The need to stimulate creativity and innovation within the 21st century workforce has never been greater. It will be big ideas that ensure a business stays ahead of the pack. But where do ideas come from and how does HR identify the ‘ideas people’ within their workforce?
It might not always be the loudest voices that have the most innovative ideas; quiet, under-the-radar Bruce or Bernadette may be the left-field thinkers who can help to transform the business.
The casualties of products and companies that failed to adapt and change are seen all around us. The cassette tape versus Spotify; The ‘video’ store versus Netflix; cash/credit cards versus Apple/electronic payments and electricity versus Tesla. Innovate and change or the result will significantly impact on profitability or can result in an organisation or products demise.
Academics Professor Michael Anderson from the University of Sydney and teaching educator Dr Miranda Jefferson have been studying how, with the support of employee education and learning, businesses can foster the four Cs: creativity, collaboration, communication and critical reflection. In collaboration with e-learning and training organisation ArcLife, their research will be commercialised and turned into an education program for business.
People are still largely the highest value resource an organisation has and regardless of ‘automation’ through systems or processes, people’s creative ideas are how organisations irrespective of sector stay competitive and relevant. Engagement is therefore essential if ideas are to flourish as motivation needs to come from within – and the time and space to innovate needs to come from without – an environment provided by the organisation.
The ‘creative cascade’ is a term that Anderson and Jefferson have coined to describe how organisations can encourage innovation and change either to adapt to market pressures and or open up the possibilities of new product and services. It requires teams and individuals to take a step back and follow a structured creative approach to problem solving starting with:
Sometimes individuals or organisations can’t ‘see the forest for the trees’ so giving employees space to step back and objectively assess by really ‘noticing’ the environment, the market or the landscape that is changing is a simple but often very effective way to get creativity and ideas for innovation flowing. Take the example of CBA boss Ian Narev, who took a number of hours out to attend Marina Abramovic 2015 Biennale exhibition. He then encouraged his executive team to do the same during business hours. Just taking the time to notice can create perspectives that could make solving complex business issues easier.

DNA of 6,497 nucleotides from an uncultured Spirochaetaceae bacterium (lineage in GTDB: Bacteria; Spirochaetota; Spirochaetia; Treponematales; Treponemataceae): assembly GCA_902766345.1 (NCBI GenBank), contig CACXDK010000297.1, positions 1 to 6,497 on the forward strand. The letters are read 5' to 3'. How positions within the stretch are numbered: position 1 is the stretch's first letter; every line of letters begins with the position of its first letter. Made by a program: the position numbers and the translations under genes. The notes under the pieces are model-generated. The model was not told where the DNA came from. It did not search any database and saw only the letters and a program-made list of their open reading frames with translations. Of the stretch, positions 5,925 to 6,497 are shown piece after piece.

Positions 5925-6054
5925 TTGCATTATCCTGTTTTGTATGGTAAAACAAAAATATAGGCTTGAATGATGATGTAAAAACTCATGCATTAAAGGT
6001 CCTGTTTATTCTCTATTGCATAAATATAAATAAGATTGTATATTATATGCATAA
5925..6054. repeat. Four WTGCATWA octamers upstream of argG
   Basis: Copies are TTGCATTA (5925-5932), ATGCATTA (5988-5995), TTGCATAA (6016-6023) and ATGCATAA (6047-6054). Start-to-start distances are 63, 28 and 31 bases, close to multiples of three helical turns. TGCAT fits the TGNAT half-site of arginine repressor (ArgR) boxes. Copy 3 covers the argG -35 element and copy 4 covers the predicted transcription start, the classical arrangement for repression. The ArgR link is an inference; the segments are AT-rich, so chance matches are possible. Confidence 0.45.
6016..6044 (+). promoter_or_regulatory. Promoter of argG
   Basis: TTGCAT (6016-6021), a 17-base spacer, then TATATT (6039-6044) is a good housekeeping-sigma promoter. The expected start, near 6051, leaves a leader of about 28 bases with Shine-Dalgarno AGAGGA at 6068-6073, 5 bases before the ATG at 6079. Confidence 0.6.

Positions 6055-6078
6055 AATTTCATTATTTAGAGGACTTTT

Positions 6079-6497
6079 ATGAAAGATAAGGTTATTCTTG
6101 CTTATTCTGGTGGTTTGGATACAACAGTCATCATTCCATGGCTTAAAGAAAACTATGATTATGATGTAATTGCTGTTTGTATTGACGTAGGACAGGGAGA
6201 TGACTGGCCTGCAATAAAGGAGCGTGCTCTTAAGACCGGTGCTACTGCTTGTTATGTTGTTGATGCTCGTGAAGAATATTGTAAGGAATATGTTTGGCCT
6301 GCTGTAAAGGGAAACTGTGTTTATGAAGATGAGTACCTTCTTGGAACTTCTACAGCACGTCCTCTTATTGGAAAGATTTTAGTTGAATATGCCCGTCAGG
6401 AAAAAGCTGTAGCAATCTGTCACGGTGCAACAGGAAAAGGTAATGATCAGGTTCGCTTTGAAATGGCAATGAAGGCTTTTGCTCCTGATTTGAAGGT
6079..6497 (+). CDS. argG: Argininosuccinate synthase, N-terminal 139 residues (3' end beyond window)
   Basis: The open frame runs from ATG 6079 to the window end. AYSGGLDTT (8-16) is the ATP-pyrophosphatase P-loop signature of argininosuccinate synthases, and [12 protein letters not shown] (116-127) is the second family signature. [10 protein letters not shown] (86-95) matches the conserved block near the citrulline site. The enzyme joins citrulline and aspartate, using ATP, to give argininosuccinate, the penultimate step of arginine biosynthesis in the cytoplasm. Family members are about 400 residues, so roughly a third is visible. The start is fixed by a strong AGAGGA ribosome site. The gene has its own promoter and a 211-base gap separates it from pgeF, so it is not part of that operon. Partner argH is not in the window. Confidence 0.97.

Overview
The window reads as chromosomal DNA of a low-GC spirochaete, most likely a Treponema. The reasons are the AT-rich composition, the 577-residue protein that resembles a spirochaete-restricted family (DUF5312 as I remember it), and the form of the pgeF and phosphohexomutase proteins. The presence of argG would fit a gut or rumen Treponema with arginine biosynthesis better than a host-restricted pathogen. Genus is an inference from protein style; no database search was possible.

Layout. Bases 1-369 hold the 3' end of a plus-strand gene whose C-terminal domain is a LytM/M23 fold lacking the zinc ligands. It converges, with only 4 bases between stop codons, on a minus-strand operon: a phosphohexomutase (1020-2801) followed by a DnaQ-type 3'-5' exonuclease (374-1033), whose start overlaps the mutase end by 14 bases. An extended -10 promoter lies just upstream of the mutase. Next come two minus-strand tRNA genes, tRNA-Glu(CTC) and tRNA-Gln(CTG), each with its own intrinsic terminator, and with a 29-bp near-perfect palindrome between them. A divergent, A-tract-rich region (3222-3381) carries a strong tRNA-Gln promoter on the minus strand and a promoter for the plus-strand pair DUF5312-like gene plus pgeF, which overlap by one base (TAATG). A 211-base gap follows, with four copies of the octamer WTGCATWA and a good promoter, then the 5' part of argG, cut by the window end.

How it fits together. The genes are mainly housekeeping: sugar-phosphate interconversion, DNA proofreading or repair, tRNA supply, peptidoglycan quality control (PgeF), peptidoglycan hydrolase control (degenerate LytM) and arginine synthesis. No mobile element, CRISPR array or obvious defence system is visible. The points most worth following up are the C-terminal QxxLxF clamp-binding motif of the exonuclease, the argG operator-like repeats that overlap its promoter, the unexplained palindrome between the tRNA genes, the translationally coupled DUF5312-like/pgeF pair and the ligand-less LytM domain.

2. Asking why? Really why?
Take the time to go deeper into the issues, remove the assumptions or ‘status quo’ of simply accepting everything at face value. While things may be how they are due to needs beyond individual or company control (eg. regulation, externally set standards etc), many simple things can be improved to produce the space to be creative simply by getting to the root cause of ‘WHY’ and then moving to the next step of ‘playing with possibilities’ if the answer doesn’t suffice.
3. Playing with possibilities
While the success of group ‘brainstorming’ is heavily reliant on the dynamic and diversity of the minds in the room, fostering a true ‘blue sky’ idea session where you remove all constraints and talk about what the outcomes could be (even if it’s beyond the capability of modern technology, for example), can lead to startling rationale and solutions flowering.
4. Selection and evaluation
After all the above has occurred, you can then review and objectively select and evaluate potential solutions to the problem at hand. Or, like Elon Musk (the man behind, Tesla, SpaceX, solar city and more), you could even outsource this phase or bring in another internal team or individual to complete this phase for more objectivity.